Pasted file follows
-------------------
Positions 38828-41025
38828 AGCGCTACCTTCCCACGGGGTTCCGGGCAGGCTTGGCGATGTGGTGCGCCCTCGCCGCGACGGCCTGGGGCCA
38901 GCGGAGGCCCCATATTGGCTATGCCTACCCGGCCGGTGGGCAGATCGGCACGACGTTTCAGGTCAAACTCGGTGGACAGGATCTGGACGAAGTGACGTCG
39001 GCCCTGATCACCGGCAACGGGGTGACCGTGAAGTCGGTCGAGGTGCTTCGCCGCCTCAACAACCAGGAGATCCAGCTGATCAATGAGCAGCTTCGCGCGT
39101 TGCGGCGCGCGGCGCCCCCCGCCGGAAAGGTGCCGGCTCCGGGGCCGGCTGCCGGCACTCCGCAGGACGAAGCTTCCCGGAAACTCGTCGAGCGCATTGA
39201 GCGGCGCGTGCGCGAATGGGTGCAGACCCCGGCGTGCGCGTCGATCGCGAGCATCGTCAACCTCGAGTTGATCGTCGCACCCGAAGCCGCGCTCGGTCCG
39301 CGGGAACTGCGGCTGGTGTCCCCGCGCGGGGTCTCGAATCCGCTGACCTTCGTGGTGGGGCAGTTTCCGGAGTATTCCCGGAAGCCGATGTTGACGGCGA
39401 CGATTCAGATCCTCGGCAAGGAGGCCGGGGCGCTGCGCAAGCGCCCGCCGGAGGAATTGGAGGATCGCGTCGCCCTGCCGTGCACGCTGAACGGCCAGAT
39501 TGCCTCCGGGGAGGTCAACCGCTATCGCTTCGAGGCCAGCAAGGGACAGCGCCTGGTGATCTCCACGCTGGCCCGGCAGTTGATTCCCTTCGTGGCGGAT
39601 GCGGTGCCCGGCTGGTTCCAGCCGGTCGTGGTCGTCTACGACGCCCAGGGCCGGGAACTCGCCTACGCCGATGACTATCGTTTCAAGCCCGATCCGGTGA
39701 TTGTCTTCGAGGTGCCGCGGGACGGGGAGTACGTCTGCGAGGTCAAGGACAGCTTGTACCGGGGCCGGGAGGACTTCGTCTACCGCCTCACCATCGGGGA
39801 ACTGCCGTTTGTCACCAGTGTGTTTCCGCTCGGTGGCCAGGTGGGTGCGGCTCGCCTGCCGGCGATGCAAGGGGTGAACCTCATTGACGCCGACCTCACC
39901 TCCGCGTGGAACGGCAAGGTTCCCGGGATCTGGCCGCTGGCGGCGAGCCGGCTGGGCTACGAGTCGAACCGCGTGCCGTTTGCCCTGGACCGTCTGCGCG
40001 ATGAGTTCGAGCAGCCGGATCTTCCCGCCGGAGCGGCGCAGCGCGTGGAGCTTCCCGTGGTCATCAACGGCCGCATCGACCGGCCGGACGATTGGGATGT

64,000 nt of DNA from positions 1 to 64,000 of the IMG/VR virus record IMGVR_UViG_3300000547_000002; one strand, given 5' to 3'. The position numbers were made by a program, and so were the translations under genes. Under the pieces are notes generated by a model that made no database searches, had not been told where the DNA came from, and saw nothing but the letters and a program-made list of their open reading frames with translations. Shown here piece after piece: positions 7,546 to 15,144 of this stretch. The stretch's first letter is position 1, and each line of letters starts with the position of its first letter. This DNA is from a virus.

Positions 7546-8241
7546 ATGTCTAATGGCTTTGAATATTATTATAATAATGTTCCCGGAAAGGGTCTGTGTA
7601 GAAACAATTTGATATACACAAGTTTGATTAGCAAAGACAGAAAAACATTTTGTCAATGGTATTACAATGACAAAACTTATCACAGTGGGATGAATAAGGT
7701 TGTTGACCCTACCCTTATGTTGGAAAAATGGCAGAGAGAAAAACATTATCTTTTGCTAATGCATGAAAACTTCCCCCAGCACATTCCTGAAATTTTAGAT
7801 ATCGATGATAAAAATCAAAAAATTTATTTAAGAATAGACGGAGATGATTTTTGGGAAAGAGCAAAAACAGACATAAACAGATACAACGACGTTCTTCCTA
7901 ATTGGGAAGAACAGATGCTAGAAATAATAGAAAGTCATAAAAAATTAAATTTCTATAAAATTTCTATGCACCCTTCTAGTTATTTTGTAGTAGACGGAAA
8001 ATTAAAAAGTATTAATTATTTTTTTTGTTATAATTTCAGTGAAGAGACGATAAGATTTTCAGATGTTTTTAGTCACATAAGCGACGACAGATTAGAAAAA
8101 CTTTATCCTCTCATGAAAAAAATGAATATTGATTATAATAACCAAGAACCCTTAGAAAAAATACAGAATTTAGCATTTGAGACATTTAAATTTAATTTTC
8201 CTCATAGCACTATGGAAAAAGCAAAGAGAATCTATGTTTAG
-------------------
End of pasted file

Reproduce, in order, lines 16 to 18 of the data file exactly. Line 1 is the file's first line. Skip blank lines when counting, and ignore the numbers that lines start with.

Positions 7546-8241
7546 ATGTCTAATGGCTTTGAATATTATTATAATAATGTTCCCGGAAAGGGTCTGTGTA
7601 GAAACAATTTGATATACACAAGTTTGATTAGCAAAGACAGAAAAACATTTTGTCAATGGTATTACAATGACAAAACTTATCACAGTGGGATGAATAAGGT